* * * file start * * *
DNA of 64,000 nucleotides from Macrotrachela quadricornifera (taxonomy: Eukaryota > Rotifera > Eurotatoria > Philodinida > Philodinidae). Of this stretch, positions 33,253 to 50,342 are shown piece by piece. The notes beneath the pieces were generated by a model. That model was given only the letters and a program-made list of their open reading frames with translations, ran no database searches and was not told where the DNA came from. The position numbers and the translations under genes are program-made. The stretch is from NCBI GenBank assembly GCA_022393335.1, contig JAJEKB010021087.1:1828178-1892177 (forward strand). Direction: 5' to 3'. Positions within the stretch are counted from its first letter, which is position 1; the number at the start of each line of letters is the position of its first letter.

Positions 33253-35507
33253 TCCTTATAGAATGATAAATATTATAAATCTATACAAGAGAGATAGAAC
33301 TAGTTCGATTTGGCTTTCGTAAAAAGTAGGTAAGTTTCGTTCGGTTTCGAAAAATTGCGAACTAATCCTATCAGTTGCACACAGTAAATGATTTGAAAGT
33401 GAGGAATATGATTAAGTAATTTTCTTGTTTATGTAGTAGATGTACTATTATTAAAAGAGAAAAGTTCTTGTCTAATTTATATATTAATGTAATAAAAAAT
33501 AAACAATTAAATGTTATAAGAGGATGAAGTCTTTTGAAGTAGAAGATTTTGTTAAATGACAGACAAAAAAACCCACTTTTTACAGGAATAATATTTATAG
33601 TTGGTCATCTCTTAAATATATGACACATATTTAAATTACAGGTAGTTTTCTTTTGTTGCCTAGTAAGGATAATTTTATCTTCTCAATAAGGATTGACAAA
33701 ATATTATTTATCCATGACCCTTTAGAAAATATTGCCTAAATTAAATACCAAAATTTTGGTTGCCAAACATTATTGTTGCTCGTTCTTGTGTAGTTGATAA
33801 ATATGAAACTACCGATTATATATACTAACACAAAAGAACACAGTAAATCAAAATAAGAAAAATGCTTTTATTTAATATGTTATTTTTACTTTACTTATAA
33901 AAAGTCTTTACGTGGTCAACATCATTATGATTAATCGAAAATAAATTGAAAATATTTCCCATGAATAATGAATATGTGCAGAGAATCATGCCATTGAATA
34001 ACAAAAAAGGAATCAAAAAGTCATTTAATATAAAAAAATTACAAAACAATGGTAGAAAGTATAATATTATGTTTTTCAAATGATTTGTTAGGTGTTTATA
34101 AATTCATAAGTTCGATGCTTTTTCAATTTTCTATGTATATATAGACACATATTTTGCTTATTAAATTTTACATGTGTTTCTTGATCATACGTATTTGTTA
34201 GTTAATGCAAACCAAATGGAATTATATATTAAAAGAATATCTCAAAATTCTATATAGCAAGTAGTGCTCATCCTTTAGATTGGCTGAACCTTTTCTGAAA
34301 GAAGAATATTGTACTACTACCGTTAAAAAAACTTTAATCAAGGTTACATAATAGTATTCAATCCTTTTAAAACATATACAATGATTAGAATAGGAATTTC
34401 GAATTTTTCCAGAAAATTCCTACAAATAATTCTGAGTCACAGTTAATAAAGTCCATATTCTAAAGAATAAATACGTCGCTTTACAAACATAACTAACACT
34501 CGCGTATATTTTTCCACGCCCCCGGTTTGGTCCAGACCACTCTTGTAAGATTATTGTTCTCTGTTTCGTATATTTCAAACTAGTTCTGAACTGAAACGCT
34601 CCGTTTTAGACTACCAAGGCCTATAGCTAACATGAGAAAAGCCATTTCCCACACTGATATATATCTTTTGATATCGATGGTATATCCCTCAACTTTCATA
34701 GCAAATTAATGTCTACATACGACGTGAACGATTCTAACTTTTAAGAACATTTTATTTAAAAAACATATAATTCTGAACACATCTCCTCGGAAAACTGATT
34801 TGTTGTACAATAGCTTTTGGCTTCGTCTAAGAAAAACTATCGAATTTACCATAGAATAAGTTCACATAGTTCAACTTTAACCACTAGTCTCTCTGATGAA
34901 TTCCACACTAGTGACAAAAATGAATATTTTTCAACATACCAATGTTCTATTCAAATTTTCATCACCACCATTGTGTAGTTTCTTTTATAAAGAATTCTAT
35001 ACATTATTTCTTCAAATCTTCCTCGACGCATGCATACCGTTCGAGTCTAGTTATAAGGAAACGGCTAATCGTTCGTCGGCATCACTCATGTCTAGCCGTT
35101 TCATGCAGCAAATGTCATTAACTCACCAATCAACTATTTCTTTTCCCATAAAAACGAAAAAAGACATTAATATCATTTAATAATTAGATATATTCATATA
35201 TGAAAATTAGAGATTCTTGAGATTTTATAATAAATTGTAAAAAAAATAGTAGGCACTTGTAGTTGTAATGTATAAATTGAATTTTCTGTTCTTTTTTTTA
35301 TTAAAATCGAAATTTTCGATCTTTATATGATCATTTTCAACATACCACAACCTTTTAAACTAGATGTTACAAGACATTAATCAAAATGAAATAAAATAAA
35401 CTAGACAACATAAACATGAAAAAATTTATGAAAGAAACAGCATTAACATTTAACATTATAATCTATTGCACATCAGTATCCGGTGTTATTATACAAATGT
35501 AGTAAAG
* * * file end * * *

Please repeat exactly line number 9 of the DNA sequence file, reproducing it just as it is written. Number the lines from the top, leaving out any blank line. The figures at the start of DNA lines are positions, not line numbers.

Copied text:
33801 ATATGAAACTACCGATTATATATACTAACACAAAAGAACACAGTAAATCAAAATAAGAAAAATGCTTTTATTTAATATGTTATTTTTACTTTACTTATAA